Item description for The Grotesque in Art and Literature : Theological Reflections by James Luther Adams & Wilson Yates...
While there has been a growing interest in the use of grotesque imagery in art and literature, very little attention has been given to the religious and theological significance of such imagery. This fascinating book redresses that neglect by exploring the religious meaning of the grotesque and its importance as a subject for theological inquiry.
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Studio: Wm. B. Eerdmans Publishing Co.
Est. Packaging Dimensions: Length: 8.98" Width: 5.98" Height: 0.81" Weight: 0.8 lbs.
Release Date Jun 1, 2000
Publisher Wm. B. Eerdmans Publishing Company
ISBN 0802842674 ISBN13 9780802842671
Availability 0 units.
More About James Luther Adams & Wilson Yates
Adams was the Edward Mallinckrodt Jr. Professor Emeritus of Divinity at Harvard Divinity School, Cambridge, Massachusetts.
James Luther Adams lived in the state of Massachusetts. James Luther Adams was born in 1901 and died in 1994.
Reviews - What do customers think about The Grotesque in Art and Literature : Theological Reflections?
A fascinating look at the grotesque's religious implications Feb 4, 1998
Standing always at the edge of society's consciousness is a group of artistic works that repel as they fascinate: the grotesque. Dismissed by the "respectable," and often condemned for their absurdity, incongruity, and perceived immorality, they nonetheless hold powerful sway in the popular imagination. Sordid pagan tales of incest and bloodletting, the medieval carnival, commedia dell'arte--these popular uprisings of the grotesque imagination reveal, through their marginalized position in the cultural scene, deep seated impulses that polite society has suppressed.
Yates surveys four major theoretical approaches to the grotesque-Wolfgang Kayser's grotesque as demonic "other," Mikhail Bahktin's edenic carnival, Geoffrey Harpham's notion of the grotesque as the process of becoming, and Ewa Kuryluk's feminist interpretation of the grotesque as an expression of subdued or oppressed "anti-worlds." Yates uses these theorists to identify major themes in grotesque art that speak to religious impulses: bafflement over the meaning of human existence; the dread of non-existence; man's ability to create; and our perception of the world as fallen.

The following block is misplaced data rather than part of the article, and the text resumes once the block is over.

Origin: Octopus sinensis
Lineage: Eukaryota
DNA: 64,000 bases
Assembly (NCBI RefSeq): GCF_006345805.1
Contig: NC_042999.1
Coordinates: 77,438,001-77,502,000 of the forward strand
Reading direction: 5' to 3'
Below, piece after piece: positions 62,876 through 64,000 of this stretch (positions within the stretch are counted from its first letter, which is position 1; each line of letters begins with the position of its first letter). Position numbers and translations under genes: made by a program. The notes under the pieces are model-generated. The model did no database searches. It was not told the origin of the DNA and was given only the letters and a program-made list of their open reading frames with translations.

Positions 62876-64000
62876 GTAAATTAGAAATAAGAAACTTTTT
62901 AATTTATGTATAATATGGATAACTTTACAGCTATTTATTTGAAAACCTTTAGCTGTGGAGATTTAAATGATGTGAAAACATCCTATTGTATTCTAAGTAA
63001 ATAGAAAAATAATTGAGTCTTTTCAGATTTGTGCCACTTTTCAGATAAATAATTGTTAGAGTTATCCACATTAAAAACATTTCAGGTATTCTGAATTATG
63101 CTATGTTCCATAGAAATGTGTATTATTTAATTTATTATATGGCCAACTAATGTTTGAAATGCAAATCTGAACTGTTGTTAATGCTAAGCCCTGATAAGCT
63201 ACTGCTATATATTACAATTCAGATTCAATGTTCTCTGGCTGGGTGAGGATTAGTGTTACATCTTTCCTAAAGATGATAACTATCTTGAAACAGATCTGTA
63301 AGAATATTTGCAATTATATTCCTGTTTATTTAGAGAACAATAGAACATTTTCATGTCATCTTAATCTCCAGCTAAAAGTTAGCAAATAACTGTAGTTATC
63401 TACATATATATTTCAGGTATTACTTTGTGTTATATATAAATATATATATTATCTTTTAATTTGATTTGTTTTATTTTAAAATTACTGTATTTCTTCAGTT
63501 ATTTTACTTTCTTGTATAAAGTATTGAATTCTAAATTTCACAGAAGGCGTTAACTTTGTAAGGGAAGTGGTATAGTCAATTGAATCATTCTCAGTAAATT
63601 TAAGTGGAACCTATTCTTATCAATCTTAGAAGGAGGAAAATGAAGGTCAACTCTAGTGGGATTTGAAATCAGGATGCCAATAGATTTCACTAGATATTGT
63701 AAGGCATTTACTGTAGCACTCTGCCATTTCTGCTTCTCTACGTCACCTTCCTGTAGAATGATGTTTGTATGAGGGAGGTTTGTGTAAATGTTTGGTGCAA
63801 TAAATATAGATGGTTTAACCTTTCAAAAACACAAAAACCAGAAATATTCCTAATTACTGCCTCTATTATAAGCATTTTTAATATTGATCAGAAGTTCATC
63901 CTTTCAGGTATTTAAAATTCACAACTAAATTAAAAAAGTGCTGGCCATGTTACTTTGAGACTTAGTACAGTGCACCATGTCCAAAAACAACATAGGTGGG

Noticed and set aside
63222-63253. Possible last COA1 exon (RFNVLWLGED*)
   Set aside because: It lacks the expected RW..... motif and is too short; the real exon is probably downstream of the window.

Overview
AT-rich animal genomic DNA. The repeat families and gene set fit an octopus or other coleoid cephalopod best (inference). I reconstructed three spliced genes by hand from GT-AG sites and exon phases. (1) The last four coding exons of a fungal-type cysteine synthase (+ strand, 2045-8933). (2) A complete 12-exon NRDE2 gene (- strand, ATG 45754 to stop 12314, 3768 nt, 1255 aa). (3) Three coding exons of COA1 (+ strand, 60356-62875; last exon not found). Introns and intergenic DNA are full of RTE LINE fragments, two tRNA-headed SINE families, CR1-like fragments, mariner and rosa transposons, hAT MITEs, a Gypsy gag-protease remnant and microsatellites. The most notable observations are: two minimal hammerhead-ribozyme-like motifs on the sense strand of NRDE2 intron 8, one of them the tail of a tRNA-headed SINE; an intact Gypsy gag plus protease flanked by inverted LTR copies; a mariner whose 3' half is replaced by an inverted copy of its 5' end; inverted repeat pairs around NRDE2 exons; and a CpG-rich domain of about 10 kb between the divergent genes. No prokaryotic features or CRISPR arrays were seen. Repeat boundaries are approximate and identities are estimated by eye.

Roger Hazelton's "The Grotesque, Theologically Considered" seems to express the central insight of this book: that the grotesque, like theology, forces us to reflect on mystery properly conceived. As Hazelton says:
Mystery is not a synonym for residual ignorance which will be dispelled when the sciences get around to it. Neither can it simply be equated with the unknown or unknowable. . . . Theology and grotesque art . . . find a certain affinity in a common persuasion that mystery remains a real and radical feature of our existing in the world-something not reducible to the aims and methods of technical expertise . . . thus compelling other kinds of human response and acknowledgment.
For Hazelton, the grotesque, in expressing the mystery of Being recalls to us theology's enunciation of "that abiding, confiding trust and loyalty called faith."
Also notable in this collection is Wolfgang Stechow's consideration of Hieronymus Bosch, whose Garden of Earthly Delights was placed by Spain's King Philip II at the altar of the Escorial. Bosch has long been a puzzle to art critics and the faithful alike. Praised by a Spanish monk at the time of its completion as a bold representation of man "as he is on the inside," the painting, with Dante's Inferno, ranks among the best commentaries of the grotesque nature of sin. The book also boasts an excellent examination of the gravedigger's scene from Hamlet and a previously unpublished play by Robert Penn Warren, Ballad of a Sweet Dream of Peace: A Charade for Easter.
The only disappointment in the collection is the essay that James Luther Adams wrote in the '70s before abandoning the project for a quarter century. "The Grotesque and Our Future" studiously avoids discussion of the deeper insights about man and religion the grotesque affords, instead confining himself to banal policy pronouncements. He quotes approvingly the call for a "revitalized United Nations" as the antidote to 20th century violence, a suggestion that gains a grotesque irony in the post-Sarajevo era. Surveying the cultural scene, he finds nothing more "typically and pathetically grotesque" than the spectacle of "the president's daughter tutoring two inner-city children at the White House." (One feels Dr. Adams has not looked hard enough.) Given the fact that we seem to be experiencing a uprising of the grotesque in popular music and movies--notice for example, Quentin Tarantino--this essay is a missed opportunity to discuss what the grotesque may say about our culture's future.
Still, in all, The Grotesque in Art and Literature is fascinating reading: well written, insightful, synthesizing various disciplinary approaches in an attempt to gain a view of the whole subject. Moreover, the subject of the grotesque may well become one of great interest to believers in the postmodern era. As American culture itself becomes more and more grotesque, there may be much insight to gain from art and literature that stands on the cultural edge and gazes back to the center.